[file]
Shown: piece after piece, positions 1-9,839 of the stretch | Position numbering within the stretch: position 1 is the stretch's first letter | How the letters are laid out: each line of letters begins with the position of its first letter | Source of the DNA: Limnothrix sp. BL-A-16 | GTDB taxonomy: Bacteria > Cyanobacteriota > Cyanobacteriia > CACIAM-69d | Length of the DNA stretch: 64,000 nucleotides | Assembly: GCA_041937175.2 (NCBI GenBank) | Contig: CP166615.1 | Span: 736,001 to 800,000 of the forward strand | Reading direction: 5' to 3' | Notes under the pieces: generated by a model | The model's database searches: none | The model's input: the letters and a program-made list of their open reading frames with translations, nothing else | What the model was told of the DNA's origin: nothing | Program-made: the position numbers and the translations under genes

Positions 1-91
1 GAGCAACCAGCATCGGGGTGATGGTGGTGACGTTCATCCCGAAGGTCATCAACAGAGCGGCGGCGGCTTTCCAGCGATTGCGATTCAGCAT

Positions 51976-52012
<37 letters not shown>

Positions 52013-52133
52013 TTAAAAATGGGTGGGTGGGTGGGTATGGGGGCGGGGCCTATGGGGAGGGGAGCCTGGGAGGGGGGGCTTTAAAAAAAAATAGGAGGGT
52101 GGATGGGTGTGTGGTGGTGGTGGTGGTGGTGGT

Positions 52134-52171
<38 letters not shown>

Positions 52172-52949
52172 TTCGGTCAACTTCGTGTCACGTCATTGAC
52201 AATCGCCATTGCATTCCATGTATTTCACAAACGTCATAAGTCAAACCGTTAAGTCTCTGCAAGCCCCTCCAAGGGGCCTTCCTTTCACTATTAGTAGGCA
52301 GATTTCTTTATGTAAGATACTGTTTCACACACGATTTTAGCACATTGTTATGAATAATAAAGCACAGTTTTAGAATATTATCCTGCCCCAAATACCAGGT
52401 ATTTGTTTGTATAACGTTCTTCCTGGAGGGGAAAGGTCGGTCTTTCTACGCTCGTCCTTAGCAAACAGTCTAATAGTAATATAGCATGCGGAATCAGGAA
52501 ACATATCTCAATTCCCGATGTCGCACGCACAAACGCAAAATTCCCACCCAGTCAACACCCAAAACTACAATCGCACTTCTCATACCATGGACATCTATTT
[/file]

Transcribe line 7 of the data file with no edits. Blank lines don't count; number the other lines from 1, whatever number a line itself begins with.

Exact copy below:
52013 TTAAAAATGGGTGGGTGGGTGGGTATGGGGGCGGGGCCTATGGGGAGGGGAGCCTGGGAGGGGGGGCTTTAAAAAAAAATAGGAGGGT